School officials in Huntsville, Alabama, say a phone call from the National Security Agency led them to create a secret surveillance program to monitor their students’ social media accounts.

According to Superintendent and former U.S. Army colonel Casey Wardynski, the program began 18 months ago after the NSA alerted Al Lankford, the school’s security officer, to a “violent threat” made by a student on Facebook.

Wardynski says school officials immediately searched the student’s vehicle and found a “very good size knife,” leading to the student’s expulsion.

The NSA denied any involvement with the situation whatsoever when contacted by AL.com, the news group that obtained documents relating to the school’s “SAFe,” or Students Against Fear, monitoring program.

“The National Security Agency has no record that it passed any information to the Huntsville school district, and the description of what supposedly occurred is inconsistent with NSA’s practices,” said NSA Public Affairs Specialist Vanee Vines.

Vines argued that the action would be illegal as the NSA’s alleged primary mission is to focus on foreign threats. Wardynski said that the NSA told him that the student was in a group chat with an individual from Yemen when the threat was made, making the surveillance legal.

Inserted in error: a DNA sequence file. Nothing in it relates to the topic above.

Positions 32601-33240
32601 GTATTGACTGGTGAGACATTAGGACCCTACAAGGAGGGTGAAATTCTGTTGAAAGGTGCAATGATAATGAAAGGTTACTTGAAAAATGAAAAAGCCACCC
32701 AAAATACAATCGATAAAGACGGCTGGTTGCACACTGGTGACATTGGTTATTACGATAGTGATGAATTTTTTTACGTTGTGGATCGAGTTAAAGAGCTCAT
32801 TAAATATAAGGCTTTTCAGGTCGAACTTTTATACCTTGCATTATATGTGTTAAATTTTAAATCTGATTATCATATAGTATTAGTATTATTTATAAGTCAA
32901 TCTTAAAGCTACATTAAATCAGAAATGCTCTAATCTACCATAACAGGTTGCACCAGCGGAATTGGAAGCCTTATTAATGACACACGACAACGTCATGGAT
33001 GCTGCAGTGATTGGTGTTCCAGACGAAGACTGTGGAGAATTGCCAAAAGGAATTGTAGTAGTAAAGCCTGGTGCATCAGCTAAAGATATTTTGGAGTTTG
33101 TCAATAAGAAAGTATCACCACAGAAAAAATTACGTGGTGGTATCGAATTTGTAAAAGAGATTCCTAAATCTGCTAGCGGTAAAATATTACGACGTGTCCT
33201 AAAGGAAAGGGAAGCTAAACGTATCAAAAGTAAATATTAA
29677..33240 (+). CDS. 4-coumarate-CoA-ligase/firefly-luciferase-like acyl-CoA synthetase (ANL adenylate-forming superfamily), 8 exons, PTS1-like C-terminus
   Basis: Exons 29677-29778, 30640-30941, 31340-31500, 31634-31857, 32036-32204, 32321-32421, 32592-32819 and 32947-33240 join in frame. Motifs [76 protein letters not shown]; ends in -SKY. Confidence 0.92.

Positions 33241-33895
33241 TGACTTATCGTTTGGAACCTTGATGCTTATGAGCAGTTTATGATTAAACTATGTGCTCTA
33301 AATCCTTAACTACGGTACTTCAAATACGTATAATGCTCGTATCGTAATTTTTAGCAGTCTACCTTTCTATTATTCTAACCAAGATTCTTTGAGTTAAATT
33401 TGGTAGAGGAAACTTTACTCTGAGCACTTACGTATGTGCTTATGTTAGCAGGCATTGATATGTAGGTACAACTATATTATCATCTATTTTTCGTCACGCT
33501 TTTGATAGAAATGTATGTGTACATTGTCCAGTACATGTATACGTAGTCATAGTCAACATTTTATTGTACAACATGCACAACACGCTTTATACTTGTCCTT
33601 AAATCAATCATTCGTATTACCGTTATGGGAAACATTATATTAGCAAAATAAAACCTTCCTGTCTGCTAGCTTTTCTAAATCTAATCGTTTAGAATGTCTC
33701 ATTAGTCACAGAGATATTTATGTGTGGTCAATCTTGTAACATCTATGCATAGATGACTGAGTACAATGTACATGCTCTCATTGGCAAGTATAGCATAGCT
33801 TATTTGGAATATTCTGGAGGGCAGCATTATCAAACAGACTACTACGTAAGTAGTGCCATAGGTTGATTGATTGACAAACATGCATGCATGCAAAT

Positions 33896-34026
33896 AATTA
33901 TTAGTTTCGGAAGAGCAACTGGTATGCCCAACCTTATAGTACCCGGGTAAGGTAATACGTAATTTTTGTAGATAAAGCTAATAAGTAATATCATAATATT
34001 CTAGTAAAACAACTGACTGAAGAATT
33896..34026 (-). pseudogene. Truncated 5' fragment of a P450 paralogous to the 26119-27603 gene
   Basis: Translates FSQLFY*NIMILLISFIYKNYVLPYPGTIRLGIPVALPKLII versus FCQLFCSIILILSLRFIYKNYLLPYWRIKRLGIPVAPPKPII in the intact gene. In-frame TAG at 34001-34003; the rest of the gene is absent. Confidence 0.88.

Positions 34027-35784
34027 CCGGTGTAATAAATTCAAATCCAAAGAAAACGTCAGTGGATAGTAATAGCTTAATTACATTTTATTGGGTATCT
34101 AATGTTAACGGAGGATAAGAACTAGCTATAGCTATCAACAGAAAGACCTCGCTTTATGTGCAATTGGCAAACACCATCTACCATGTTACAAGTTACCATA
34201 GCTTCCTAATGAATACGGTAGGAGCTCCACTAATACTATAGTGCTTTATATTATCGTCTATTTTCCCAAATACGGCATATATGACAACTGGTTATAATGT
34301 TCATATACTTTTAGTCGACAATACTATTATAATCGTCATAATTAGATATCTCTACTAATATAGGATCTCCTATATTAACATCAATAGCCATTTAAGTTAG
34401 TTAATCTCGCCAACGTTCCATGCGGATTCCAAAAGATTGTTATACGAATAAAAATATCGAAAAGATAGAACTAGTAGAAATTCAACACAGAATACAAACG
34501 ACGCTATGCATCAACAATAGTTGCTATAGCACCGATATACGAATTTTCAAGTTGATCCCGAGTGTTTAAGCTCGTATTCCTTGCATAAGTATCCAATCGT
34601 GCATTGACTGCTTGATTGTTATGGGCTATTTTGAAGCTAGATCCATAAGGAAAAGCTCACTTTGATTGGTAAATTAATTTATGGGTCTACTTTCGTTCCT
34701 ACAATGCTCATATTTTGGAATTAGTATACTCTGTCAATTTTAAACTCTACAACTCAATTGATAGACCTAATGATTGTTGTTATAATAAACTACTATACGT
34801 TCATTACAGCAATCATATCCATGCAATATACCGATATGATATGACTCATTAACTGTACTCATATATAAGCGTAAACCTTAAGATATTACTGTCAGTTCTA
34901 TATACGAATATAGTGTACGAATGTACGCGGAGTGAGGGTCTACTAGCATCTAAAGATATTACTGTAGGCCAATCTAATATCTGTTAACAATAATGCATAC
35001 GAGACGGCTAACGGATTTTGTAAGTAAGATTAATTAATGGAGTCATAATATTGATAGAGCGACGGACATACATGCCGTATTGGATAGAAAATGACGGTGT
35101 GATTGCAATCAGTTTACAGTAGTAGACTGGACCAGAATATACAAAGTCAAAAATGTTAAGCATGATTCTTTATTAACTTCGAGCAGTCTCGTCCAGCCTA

“There was a foreign connection,” said Wardynski.

Since then, the school district has expelled at least three students for posting photos with firearms on their Facebook pages according to SAFe documents.

Despite the program’s inception coming from an unconstitutional action, Wardynski hailed SAFe for its success in breaking up the “Wolfpack,” a group of troubled students who were later expelled and sent to a boot camp.

“People are very good about ‘If you see something, say something,'” Wardynski said.

When asked, Wardynski denied that the program was being used to search for posts related to drugs, sex and alcohol, but only “gangs, threats of violence and threats of suicide.”

In one case, an 18-year-old student was expelled for posing with a handgun off of school grounds despite handgun ownership being legal at 18 in Alabama.

While the NSA continues to deny the allegations, if true, the situation represents a new criminal low for the agency.

Despite their claims of only monitoring foreign targets, NSA documents leaked by Edward Snowden have shown the agency to be primarily focused on the American public and economic espionage.

Earlier this month, Alex Jones interviewed 36-year NSA veteran and whistleblower William Binney, who revealed the NSA’s plan to implement total information awareness within the United States.


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